The uncontrolled cytokines-derived migration of T cells and macrophages to infection site and overstimulation of these cells to secrete more cytokines is the proposed pathway of CSS, that may cause significant damage to end organs. For instance, in the lungs, CSS will cause accumulation of fluids and macrophages. The failure of downregulating this pathway will eventually lead airways block, resulting in death. Both proinflammatory cytokines-TNF-α, IL-1, and IL-6 and anti-inflammatory cytokines are elevated in the serum of patients experiencing a CSS. Existence of cytokine storm reflects on clinical manifestations like high-grade fever and confusion, and laboratory markers like hyperferritinemia, lymphopenia, prolonged prothrombin time, elevated lactate dehydrogenase, elevated IL-6, elevated C-reactive protein, and elevated soluble CD25. Early curbing of the cytokine storm induced by COVID-19 using anticytokine drugs targeting specially IL-1, IL-6, and IL-18 will predispose to better clinical outcomes.

Potential therapies

Cytokine/Chemokine clearance

Artificial-liver-blood-purification (ALBP) and The Molecular Adsorbents Recirculating System [17] approaches using plasma exchange, plasma absorption, and plasma filtration [18] were used in the remediation of confirmed CSS in critically ill patients infected by H7N9 influenza [19]. These techniques depend on replacing the toxic-molecule-burdened plasma with albumin-enriched fresh high plasma, to clear toxins and excess cytokines, repeated settings will dilute the tissue-accumulated cytokines and other inflammatory mediators. Limited use of these techniques is due to the requirements of massive stock of frozen plasma, modern technology, and plasma filtration membranes. The process needs a plasma exchange rate of 1 l/h for 6–8 h to give a good washout effect, which will be elusive in harsh conditions related to the pandemic. ALBP system using with COVID-19 critically ill patients in Hospital of Zhejiang University-China rapidly remove inflammatory mediators (endotoxin, TNF-α, and IL-6) and attenuates the CSS [20], ALBP showed noteworthy reduced levels of basic fibroblast growth factor, granulocyte-colony-stimulating factor, IFN-γ, IL-1 receptor antagonist, IL-12, IL-17A, IL-1β, IL-2, IL-4, IL-5, IL-8, IL-9, TNF-α, and vascular endothelial growth factor [19]. This technique demonstrated more efficient cytokines-clearance outcomes when compared with continuous veno-venous hemofiltration module [18] and offers a possibility of last resort to critically ill patients.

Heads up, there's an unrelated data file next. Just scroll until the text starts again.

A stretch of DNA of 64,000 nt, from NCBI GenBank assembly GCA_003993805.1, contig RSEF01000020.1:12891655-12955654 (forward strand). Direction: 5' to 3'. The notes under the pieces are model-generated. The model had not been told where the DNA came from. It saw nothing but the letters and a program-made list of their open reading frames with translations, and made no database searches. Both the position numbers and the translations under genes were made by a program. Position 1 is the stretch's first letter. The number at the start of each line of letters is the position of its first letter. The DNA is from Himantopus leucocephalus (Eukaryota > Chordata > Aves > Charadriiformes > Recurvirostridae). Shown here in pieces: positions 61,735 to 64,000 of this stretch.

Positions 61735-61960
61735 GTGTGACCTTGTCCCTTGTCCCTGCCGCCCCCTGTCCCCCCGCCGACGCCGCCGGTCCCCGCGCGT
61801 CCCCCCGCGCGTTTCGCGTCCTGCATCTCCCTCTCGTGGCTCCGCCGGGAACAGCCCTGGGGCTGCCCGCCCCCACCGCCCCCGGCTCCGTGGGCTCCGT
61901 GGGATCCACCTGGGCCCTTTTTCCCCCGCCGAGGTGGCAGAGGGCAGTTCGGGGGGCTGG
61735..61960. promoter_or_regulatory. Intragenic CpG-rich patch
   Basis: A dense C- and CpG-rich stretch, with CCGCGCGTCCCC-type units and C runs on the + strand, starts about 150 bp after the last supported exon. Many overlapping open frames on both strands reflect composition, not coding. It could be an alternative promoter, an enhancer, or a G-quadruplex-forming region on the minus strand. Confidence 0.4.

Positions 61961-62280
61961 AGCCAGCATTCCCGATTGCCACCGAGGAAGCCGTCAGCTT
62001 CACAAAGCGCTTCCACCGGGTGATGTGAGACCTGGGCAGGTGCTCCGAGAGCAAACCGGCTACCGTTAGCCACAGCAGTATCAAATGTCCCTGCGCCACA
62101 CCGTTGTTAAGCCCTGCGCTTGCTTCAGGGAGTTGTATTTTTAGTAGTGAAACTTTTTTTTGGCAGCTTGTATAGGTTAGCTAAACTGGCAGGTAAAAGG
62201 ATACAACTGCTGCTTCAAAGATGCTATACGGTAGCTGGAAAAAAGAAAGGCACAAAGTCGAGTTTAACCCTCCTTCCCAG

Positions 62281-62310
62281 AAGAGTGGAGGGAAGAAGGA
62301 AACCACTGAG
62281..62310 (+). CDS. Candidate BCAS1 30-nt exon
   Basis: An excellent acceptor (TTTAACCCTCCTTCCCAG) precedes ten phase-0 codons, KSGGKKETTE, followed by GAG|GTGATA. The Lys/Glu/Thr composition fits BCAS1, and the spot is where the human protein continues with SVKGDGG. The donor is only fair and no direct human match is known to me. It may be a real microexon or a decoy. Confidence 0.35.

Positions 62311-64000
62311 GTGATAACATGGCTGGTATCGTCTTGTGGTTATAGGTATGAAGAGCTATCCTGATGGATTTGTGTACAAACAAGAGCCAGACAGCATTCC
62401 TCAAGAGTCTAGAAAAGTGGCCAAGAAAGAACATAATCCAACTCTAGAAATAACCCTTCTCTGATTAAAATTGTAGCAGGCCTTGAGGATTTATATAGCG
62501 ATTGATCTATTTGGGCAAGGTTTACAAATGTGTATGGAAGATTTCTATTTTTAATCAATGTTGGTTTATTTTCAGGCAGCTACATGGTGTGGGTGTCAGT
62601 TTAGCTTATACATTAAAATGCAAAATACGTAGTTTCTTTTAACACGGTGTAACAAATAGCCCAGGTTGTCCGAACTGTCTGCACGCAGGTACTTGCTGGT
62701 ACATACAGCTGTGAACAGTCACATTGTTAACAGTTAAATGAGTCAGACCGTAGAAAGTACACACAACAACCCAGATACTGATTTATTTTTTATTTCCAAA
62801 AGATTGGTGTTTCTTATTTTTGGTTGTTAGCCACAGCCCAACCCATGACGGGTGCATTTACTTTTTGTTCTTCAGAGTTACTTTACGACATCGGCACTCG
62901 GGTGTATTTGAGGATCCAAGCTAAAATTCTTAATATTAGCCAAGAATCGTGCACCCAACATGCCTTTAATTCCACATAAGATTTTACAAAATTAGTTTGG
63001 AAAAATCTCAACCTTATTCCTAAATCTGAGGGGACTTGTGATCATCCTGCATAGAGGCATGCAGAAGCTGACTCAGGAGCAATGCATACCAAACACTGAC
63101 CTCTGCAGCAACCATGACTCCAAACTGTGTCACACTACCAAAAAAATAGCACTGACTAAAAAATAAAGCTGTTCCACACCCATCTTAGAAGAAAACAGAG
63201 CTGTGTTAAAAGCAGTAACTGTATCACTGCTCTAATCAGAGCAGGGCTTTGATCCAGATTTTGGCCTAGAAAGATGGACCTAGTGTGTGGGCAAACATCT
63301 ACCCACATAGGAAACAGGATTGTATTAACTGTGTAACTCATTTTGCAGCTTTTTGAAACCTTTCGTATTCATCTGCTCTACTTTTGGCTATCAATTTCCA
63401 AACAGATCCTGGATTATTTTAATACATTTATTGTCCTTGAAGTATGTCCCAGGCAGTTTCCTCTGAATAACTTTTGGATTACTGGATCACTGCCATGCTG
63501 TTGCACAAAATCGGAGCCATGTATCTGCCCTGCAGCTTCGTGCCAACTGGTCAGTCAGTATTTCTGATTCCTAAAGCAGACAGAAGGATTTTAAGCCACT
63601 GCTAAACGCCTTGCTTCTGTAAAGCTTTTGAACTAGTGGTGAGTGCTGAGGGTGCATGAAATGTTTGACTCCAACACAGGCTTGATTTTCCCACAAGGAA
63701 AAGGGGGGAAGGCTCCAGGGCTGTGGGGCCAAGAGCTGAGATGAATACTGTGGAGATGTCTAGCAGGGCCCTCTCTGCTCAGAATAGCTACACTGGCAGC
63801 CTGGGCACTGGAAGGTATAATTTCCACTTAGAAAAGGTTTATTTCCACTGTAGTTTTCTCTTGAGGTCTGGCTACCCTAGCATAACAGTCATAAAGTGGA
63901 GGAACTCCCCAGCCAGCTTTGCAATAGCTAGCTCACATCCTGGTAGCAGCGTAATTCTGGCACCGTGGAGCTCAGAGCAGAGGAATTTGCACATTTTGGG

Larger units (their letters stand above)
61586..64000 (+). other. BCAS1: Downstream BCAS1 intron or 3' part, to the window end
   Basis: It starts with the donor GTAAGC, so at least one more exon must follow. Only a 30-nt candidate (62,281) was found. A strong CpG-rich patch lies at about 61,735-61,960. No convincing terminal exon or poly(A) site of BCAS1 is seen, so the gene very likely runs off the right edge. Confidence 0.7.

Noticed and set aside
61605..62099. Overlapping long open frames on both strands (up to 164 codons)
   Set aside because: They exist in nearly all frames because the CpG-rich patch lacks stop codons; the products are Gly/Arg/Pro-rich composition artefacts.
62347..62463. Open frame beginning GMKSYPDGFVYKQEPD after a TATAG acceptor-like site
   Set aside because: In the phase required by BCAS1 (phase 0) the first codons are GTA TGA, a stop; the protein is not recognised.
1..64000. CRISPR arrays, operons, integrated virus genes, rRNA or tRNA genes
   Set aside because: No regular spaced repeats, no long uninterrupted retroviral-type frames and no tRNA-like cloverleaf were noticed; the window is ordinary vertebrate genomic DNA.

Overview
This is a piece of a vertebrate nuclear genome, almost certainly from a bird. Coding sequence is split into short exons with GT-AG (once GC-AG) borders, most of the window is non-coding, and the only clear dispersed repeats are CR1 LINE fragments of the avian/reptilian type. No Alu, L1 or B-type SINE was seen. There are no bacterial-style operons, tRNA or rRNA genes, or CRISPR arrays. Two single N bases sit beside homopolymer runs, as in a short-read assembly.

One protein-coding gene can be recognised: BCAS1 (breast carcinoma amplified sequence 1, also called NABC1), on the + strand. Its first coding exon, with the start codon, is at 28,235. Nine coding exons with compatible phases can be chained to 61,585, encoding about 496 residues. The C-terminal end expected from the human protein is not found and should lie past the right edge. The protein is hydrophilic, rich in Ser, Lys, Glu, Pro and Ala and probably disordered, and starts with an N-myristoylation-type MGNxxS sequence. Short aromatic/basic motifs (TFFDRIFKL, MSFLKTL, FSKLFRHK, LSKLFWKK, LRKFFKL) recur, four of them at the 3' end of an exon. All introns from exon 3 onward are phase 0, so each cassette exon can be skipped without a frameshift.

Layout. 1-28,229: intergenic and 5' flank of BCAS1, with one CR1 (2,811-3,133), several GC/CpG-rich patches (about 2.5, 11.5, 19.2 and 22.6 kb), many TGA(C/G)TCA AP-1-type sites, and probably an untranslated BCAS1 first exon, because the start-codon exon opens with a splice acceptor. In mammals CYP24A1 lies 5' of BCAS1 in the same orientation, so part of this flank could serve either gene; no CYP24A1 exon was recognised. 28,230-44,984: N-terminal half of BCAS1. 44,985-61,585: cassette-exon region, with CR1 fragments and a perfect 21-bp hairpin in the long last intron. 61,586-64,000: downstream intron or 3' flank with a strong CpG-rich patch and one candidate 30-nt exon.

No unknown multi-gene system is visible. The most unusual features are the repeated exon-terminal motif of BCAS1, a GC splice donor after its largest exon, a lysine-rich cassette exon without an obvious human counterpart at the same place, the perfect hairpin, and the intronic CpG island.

Cytokine-targeted therapy

IL-1 blockade

IL-1α or IL-1β are the initiating cytokines of the inflammation process, they unchain a cascade of inflammatory mediators, chemokines and other cytokines. When COVID-19 binds to TLRs, the formation of pro-IL-1 and synthesis of IL-1 is activated [13] leading to elevated levels of IL-1 in patients developed SARS-CoV and COVID-19 in the early course of infection as reported in the literature [9,21].

Anakinra is a recombinant, nonglycosylated human IL-1 receptor antagonist (IL-1Ra) used to treat rheumatoid arthritis (RA) and neonatal-onset multisystem inflammatory disease, with acceptable safety profile and variable dosage forms, it competes with IL-1β for the receptor binding site [22]. A multicentre study conducted in 91 centres from 11 countries in Europe and North America in 2016 found that using anakinra was associated with significant improvement in survival of patients with sepsis and macrophage activation syndrome [23]. Furthermore; many studies reported lower fatigue symptoms mediated by hypercytokinemia in primary Sjogren's syndrome patients treated with anakinra [24]. Eloseily et al.[25] observed improved survival rates across patients having systematic juvenile idiopathic arthritis-related CSS. Based on aforementioned studies, the Italian government has approved an ongoing randomized multicentred trial aiming to measure the proportion of COVID-19 patients not requiring invasive mechanical ventilation or extracorporeal membrane oxygenation using anakinra 400 mg/day in four divided doses [26].